3. Enable bridging between the EoIP and Ethernet interfaces on both routers.

    On the Our_GW:

    [admin@Our_GW] interface bridge> add 
    [admin@Our_GW] interface bridge> print
    Flags: X - disabled, R - running
     0  R name="bridge1" mtu=1500 arp=enabled mac-address=00:00:00:00:00:00 
          protocol-mode=none priority=0x8000 auto-mac=yes 
          admin-mac=00:00:00:00:00:00 max-message-age=20s forward-delay=15s 
          transmit-hold-count=6 ageing-time=5m 
    [admin@Our_GW] interface bridge> port add bridge=bridge1 interface=eoip-remote
    [admin@Our_GW] interface bridge> port add bridge=bridge1 interface=office-eth
    [admin@Our_GW] interface bridge> port print
    Flags: X - disabled, I - inactive, D - dynamic
     #    INTERFACE      BRIDGE  PRIORITY PATH-COST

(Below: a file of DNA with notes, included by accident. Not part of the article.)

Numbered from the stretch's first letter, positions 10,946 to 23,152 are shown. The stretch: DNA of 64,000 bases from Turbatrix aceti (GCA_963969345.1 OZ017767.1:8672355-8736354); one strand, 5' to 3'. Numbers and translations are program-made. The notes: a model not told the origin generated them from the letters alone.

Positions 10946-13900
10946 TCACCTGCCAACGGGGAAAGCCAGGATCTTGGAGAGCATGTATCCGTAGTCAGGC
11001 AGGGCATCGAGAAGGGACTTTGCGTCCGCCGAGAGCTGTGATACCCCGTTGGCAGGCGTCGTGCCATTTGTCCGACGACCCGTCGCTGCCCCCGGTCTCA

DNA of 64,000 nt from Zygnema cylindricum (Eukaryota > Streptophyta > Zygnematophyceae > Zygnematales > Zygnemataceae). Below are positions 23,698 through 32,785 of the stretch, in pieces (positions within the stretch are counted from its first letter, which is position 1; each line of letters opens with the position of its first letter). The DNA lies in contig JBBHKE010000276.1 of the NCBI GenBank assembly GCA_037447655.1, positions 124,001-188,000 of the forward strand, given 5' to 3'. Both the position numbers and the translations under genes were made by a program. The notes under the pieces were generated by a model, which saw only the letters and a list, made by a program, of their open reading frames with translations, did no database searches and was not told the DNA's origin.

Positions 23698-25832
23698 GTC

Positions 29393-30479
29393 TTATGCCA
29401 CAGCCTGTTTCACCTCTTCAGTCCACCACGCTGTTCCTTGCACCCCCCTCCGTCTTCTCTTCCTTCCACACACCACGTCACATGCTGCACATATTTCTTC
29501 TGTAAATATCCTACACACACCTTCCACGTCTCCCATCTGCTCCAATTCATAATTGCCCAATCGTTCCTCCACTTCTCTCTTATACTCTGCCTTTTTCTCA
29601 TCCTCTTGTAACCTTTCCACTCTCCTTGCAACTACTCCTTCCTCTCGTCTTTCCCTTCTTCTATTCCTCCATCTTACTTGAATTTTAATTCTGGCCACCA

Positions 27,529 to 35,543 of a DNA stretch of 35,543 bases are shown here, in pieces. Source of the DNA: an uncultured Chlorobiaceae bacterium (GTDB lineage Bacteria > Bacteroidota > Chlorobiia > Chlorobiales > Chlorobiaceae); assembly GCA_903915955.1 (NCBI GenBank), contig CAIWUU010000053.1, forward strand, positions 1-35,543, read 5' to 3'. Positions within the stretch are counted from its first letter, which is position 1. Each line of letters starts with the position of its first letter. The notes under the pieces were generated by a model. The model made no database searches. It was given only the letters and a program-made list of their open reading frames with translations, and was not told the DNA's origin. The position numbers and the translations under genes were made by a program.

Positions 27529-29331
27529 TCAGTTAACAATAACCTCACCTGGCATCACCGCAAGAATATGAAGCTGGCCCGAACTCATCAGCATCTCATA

0    eoip-remote    bridge1 128      10
     1    office-eth     bridge1 128      10
    [admin@Our_GW] interface bridge>

    And the same for the Remote:

    [admin@Remote] interface bridge> add 
    [admin@Remote] interface bridge> print
    Flags: X - disabled, R - running
     0  R name="bridge1" mtu=1500 arp=enabled mac-address=00:00:00:00:00:00 
          protocol-mode=none priority=0x8000 auto-mac=yes 
          admin-mac=00:00:00:00:00:00 max-message-age=20s forward-delay=15s 
          transmit-hold-count=6 ageing-time=5m 
    [admin@Remote] interface bridge> port add bridge=bridge1 interface=ether
    [admin@Remote] interface bridge> port add bridge=bridge1 interface=eoip-main
    [admin@Remote] interface bridge> port print
    Flags: X - disabled, I - inactive, D - dynamic
     #    INTERFACE      BRIDGE  PRIORITY PATH-COST
     0    ether          bridge1 128      10
     1    eoip-main      bridge1 128      10     
    [admin@Remote] interface bridge>
  4. Addresses from the same network can be used both in the Office LAN and in the Remote LAN.

Troubleshooting

Description

  • The routers can ping each other but EoIP tunnel does not seem to work!

    Check the MAC addresses of the EoIP interfaces - they should not be the same!

Back to Table Of Contents >>